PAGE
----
What larks

What larks

To BFI Southbank on Friday evening for two screenings in the wonderful Dickens on Screen season. First up was The Life and Adventures of Nicholas NicklebyAlberto Cavalcanti’s adaptation for Ealing released in 1947. After the briefest of breaks (no time even for a beer) I plunged into Great Expectations, directed in 1946 by David Lean. It’s a critical cliché that Great Expectations is considerably superior to Nickleby (as films) – and viewing them side by side did nothing to challenge the notion. But it was really revealing to see the former in the light of the RSC/Channel 4 version and the latter so soon after the exceptionally strong BBC series. The following handful of notes also includes a truly bizarre story about one of the scriptwriters of Great Expectations as well as a paragraph about an intriguing curiosity from 1949 that was also screened. This followed on from John Mills’ Pip thrillingly ripping down the curtains and letting in the sun to stop Estella (Valerie Hobson) becoming Miss Havisham – which of course is not at all what happens in the book.

By pretty much any criteria Great Expectations is a far more achieved film. Alongside Lean’s classical confidence, Cavalcanti’s Nickleby comes across as clumsy and clunky, and blighted by some truly dull central performances. (Does half – or more – of the pleasure of a Dickens adaptation come from the casting?) Only Cedric Hardwicke’s Ralph Nickleby remains truly impressive, while the actors in the costumes of Nicholas (Derek Bond), Kate (Sally Ann Howes) and their mother (Mary Merrall) now sound absurdly plummy and look entirely unconvincing. There are, however, some nice turns further down the roller, with Stanley Holloway’s Vincent Crummles being particularly enjoyable.

Cavalcanti conjures up some striking visual effects (Gordon Dines was the cinematographer), but there is little of the richly imaginative expressionism of Great Expectations (courtesy of Granada International and The David Lean Foundation, the recently restored BFI print looked glorious). Director of Photography Guy Green (later to become an intermittently interesting director) and production designer John Bryan were working at the top of their game under Lean, and the production assembled a stellar cast, including John Mills as Pip, Alec Guinness at Herbert Pockett (his first film role) and Martita Hunt as Miss Havisham. It’s not bad, either, to have Jean Simmons as the young Estella and Valerie Hobson as her (slightly) older incarnation.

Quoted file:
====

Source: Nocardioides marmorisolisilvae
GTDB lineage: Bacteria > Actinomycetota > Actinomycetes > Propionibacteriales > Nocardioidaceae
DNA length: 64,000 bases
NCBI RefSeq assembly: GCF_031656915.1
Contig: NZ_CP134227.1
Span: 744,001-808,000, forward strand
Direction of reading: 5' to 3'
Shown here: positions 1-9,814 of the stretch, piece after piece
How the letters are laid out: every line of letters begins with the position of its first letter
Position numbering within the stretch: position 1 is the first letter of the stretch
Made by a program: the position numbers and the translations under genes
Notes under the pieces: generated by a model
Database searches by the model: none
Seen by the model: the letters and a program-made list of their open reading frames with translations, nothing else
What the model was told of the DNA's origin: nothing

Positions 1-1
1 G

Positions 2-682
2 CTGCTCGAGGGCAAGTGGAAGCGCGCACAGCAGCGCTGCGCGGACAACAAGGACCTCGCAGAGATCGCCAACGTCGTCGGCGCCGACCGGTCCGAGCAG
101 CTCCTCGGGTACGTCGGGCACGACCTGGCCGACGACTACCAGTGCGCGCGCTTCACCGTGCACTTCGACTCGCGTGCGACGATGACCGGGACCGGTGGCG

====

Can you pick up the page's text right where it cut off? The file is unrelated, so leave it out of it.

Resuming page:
Widely recognised more or less from the moment of its release as one of the great British films, Great Expectations is hardly in need of further encomiums from me. But I was particularly struck this time  9and this was viewing number seven or eight) by how sophisticated is the sound mix. Walter Goehr’s score is terrific but there’s a great deal more going on aurally in what these days one would call the sound design. Rushing wind and battering rain, the creaks of gates and doors, and the distorted sounds of the city streets are all employed to great effect, and from from always in straightforward naturalistic ways.

Another thing I found particularly interesting (not least because of my Screen Plays research) was learning that this consistently cinematic adaptation had its origins in the theatre. Just before the war Lean apparently saw a modest staging of the book by a company of actors assembled by the 25-year-old Alec Guinness. At least according to Guinness, this sparked Lean’s interest in the book – and led to the actor being asked to reprise his stage role, as well as an invitation to Martita Hunt to once again give her defining Mss Havisham.